One of the great differences between the Church today and the early Christian Church is our modern day need to smooth over the rough edges of the faith, to systematize it, to make it reasonable and rational, and to explain everything away. I cannot say I am much impressed with this. It seems to me that God confronts us with the Mystery of the Word made flesh, the Mystery of salvation by grace, the Mystery of atonement by God in flesh dying for flesh, the Mystery of the resurrection -- giving us just enough to believe and little more.
We bombard God with questions and people bombard their Pastors with questions -- all in the hopes that everything has its place, that all can be neatly tucked in to some clear and rational outline whose answers are reasonable to us (in our modern day sensibilities) and cogent enough to be remembered and explained to others.
Is this how God deals with us? Or does God unfold and confront us with the bundle of contradictions and loose ends of who He is and what He has come to do -- within the limitations of human language and understanding? I tend to think of the later. Luther probably so as well. Luther was not much of a systematician -- an exegete and a dogmatic theologian but nothing so organized as we would want him to be or God to be.
In some of the great historic litanies (I think back to the Lift Up Your Hearts book Thomas Coates put together for the Concordia Senior College Chapel) we find these contradictions placed together and prayed in devotional form. At Christmas especially my mind is drawn back to some of those words and how they do not hide or explain but simply lay out all of these seeming contradictions in prayer form.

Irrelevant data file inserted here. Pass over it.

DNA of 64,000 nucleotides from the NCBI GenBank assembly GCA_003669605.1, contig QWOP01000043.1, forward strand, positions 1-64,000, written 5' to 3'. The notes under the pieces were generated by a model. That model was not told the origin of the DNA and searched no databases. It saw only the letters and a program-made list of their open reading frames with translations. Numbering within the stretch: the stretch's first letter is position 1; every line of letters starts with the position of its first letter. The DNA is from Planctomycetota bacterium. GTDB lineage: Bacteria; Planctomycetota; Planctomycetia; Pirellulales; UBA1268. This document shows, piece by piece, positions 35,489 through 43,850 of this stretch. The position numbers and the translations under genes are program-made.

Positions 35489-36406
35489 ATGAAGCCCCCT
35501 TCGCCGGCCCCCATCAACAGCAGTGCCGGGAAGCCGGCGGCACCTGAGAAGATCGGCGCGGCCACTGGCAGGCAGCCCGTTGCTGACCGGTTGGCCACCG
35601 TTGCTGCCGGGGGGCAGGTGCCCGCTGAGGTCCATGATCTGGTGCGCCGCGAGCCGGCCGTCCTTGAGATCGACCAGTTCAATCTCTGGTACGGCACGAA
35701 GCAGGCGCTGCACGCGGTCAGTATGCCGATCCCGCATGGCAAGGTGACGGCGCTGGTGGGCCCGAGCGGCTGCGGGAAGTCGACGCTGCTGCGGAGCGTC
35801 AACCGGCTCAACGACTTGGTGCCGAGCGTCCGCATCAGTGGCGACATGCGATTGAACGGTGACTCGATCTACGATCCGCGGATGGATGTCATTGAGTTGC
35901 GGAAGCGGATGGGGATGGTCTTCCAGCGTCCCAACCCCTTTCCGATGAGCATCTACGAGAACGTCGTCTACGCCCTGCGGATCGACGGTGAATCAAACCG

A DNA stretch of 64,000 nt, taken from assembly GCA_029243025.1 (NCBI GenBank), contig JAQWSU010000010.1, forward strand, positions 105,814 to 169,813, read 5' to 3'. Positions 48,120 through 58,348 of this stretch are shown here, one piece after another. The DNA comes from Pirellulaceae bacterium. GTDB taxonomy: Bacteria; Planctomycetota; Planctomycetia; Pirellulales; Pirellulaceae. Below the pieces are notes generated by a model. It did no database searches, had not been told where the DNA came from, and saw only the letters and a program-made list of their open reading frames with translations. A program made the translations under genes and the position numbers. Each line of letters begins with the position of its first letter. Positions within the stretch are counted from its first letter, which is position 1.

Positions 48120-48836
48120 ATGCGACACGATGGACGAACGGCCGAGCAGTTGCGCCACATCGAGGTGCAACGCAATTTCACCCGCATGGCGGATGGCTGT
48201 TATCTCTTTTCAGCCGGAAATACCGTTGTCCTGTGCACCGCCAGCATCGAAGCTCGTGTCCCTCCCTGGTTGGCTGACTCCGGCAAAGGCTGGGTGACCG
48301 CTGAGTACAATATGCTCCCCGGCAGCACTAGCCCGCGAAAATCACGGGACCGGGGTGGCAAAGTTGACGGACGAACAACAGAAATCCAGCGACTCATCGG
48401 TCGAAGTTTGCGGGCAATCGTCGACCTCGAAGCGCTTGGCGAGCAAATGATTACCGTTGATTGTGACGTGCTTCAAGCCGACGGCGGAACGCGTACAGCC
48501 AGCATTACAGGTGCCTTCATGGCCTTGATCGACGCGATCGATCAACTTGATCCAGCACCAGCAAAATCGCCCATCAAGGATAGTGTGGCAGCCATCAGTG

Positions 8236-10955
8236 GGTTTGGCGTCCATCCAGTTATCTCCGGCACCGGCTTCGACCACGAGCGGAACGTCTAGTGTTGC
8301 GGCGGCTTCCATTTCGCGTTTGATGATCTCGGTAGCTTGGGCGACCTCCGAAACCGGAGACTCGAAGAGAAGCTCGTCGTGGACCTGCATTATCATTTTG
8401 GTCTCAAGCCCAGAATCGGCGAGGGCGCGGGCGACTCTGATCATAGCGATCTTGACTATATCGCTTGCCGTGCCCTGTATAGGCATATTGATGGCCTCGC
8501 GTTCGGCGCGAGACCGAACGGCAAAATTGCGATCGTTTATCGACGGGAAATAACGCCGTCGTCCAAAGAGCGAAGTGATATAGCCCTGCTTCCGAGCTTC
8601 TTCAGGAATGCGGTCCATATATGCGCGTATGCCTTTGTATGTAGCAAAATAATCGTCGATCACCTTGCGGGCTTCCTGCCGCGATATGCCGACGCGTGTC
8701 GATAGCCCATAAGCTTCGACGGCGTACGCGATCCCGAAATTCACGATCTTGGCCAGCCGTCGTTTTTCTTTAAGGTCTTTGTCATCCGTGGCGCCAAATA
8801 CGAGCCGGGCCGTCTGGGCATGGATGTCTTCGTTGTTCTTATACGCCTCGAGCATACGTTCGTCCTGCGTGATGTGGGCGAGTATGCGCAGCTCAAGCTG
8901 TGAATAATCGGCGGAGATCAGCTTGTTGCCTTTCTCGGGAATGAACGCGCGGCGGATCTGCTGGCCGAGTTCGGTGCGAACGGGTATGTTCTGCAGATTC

What we see in the Manger is not something easily explained, not easily compatible with human reason and logic, and not at all expected. It is the unexpected -- yes long predicted but who among us will not admit the prophet's words are clearer in hindsight than foresight?). It is this raw but dynamic edge that has somehow been lost.
The creeds are not the cause -- they merely encapsulate these rough edges into summary form for confession before the world, as the voice of faith in baptism, and as the voice of orthodoxy in the Eucharist. Maybe some of the systematicians are at fault (Aquinas among them). But mostly it is our desire, dare I say compulsion, to clean up God's language, to tidy up after His pen, to footnote and explain what He has left raw and bare... I was once taught in Seminary that when looking at the variant readings, it is a good bet that the most difficult reading is the earliest -- given the tendency of people to try and make sense of or coordinate text with text and give God a little help (such as the longer ending of Mark's Gospel).
Lets leave the loose ends as they are -- they do not diminish at all the credibility of the Gospel nor do they hinder the proclamation of that Gospel. In fact, I think that our compulsion to tie up God's loose ends and have an answer for everything hinders the Gospel and its work in us and through us.